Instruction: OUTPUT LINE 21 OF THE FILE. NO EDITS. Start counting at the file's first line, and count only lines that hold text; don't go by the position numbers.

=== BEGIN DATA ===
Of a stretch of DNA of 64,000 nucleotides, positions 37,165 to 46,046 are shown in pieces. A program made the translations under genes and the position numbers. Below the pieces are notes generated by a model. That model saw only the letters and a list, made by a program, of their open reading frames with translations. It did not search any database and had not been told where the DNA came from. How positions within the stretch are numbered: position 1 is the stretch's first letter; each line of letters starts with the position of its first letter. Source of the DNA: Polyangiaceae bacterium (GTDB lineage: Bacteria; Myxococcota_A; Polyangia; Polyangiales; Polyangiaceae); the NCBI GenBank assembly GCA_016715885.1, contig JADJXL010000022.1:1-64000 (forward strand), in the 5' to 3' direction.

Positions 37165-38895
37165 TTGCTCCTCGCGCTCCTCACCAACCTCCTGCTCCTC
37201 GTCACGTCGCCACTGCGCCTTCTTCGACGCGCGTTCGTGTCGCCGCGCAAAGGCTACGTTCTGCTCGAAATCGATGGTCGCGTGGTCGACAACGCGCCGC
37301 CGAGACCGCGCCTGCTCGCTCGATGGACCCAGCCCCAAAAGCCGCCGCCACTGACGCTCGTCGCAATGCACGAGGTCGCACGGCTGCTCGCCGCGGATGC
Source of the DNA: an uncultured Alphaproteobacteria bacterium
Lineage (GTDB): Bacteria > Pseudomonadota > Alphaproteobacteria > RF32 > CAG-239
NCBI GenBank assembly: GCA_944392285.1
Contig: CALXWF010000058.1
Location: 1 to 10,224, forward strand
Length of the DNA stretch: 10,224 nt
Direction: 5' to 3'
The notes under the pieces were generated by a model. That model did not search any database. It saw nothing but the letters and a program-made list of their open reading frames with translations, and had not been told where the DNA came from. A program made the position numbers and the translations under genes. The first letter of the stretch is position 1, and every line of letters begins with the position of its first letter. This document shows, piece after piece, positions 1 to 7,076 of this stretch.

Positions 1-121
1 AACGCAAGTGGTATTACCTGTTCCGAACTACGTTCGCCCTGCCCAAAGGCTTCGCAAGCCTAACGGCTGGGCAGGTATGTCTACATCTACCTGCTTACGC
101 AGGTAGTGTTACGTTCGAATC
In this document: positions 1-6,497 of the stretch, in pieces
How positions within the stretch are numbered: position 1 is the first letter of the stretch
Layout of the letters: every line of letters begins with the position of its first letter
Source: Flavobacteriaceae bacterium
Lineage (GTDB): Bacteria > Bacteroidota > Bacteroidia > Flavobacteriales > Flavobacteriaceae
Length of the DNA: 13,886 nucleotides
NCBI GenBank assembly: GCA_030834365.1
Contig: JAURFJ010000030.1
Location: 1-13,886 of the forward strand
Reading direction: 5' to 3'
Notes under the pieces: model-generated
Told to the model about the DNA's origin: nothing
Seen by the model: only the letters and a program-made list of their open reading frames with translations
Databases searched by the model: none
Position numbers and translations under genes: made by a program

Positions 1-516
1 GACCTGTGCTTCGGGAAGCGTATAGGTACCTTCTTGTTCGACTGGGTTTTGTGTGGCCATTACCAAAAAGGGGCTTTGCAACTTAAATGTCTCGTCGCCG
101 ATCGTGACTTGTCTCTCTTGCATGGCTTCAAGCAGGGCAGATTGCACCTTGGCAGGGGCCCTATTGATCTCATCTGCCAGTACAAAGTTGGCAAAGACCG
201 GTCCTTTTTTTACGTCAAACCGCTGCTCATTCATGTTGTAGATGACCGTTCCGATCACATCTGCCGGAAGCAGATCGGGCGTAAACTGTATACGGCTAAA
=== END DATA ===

Lineage (GTDB): Bacteria > Bacteroidota > Bacteroidia > Flavobacteriales > Flavobacteriaceae